Hunger and grief-A A +A
Thursday, August 23, 2012
NO JOKE. Comparing the local government websites of Naga City in Camarines Sur and Cebu City is like pitting a game cock against the platypus, and that goes with apologies to the semi-aquatic mammal.
In 2004, some work found me curious about how institutions communicate their public narratives. Successful institutions can tell their stories like the back of their hand, and you can say that a big part of Apple’s success was due to the genius of a storyteller in the name of Steve Jobs.
Studies, in fact, say that we’re in the “conceptual age,” and at no other time in history has the storyteller, embroiled in the business of plotting and meaning-making, earned a crucial role even to the point of product development. But that’s another story, for another column.
Anyway, the meandering search led me to not a few surprises. I found a website that had downloadable PDF files of Nazi Propaganda Minister Joseph Goebbels’ communication principles and programs in English. Fictionist and poet, Goebbels was instrumental in crafting the Aryan story of the superior race, he was a master in symbolism, and it was, in fact, the Nazis who first thought of the Olympics torch relay, which was all part of the choreography to dramatize the party’s power and grandiosity.
But then again, that’s another story for another column. I was looking at benchmarking government institutions with the best online practices. In 2004, this was like looking for mutants in a human world.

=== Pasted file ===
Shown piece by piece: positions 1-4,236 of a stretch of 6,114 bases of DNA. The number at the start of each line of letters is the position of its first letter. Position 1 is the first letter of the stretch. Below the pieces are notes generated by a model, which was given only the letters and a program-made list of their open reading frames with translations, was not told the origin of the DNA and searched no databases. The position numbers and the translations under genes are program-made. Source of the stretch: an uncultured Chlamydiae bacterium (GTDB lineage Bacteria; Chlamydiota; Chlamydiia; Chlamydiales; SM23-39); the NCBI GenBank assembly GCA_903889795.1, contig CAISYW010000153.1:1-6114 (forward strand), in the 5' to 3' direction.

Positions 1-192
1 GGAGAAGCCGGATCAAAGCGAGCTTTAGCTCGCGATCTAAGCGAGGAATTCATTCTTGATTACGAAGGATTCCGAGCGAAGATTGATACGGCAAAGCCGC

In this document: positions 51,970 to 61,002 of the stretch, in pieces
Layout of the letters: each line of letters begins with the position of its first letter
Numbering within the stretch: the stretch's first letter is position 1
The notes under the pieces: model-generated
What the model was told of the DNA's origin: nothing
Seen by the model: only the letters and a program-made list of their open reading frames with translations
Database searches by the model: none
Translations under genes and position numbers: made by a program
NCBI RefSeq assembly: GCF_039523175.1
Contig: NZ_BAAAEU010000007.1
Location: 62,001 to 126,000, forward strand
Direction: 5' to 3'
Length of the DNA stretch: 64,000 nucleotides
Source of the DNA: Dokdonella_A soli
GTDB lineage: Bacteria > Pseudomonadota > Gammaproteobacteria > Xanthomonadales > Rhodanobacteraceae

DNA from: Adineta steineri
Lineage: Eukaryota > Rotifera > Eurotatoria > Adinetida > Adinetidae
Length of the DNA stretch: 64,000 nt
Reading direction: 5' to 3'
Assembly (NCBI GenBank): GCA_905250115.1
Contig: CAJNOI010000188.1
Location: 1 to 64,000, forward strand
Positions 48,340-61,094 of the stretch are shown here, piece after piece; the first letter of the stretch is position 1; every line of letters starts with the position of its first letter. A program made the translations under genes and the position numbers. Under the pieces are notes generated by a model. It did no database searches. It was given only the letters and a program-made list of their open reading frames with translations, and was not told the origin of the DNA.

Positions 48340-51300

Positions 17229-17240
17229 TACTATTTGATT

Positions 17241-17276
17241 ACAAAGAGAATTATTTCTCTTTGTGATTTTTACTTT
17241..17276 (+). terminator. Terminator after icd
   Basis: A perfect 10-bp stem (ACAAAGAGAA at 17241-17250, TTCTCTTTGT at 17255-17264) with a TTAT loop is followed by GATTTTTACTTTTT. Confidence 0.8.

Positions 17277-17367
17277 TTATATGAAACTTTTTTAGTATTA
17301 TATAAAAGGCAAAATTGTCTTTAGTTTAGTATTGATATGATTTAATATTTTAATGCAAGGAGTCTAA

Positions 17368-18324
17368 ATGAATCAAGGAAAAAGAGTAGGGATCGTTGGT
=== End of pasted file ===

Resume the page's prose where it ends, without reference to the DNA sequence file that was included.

Until I chanced upon “naga.gov.ph,” and felt as though I’d like to grab some pedestrian by the collar and shove the guy into the computer monitor. You could shuffle through the interface and marvel at the layers. It was a highly-detailed study on transparency that showed the whole depth and width of what went on in the local government of Naga City.
I love the part under “Customer Care,” the scrolls of which featured downloadable forms, business guide, a Naga citizens’ charter, even a PDF file instructional on how to conduct an independent earthquake drill. The latter reminds you that the city was a spewing distance from Mayon Volcano. One click, yes, and you think the Naga City Hall had collapsed the steel bars of its transaction windows and offered instead a time-travel portal. It was ahead of its time.
This wasn’t the rule then, in 2004 it was an exception, rather exceptional. Again, it reminds you how it would take the wit of an archeologist to haul the fossils in some local government websites sadly even to this day.
Here’s more, and this is what I think makes the Naga City website stand out. Under “Transparency at Work,” there’s a column called “Good Housekeeping,” under which you can click finances, bids and projects with results, annual procurement plan, programs and projects, best practices, awards and recognitions, price monitoring, MDG progress chart. Yes, I know, the one we have is a platypus.
That was 2004, and I remember it now because as one plane plunged into the sea off Masbate, our spirits plummet, too, and hit rock bottom. The first time I found naga.gov.ph, I said here was one government that meant business, merging in perfect terms all the best intentions with a great haul of intelligence. That was how I knew of then mayor Jesse Robredo.
While there is much to laud about his goodness, I also find that his biggest contribution is putting his wit into governance. He was a good chess player I heard, and yes, the innovation he brought to local governance was classic move, sure to knock some lousy king. That made him dangerous to many, but a big loss to the Filipinos.
Our great grief is proportional to our hunger for conscience and intelligence in government. As public trust turns to public grief, we say Godspeed, Sec. Jesse.
Published in the Sun.Star Cebu newspaper on August 24, 2012.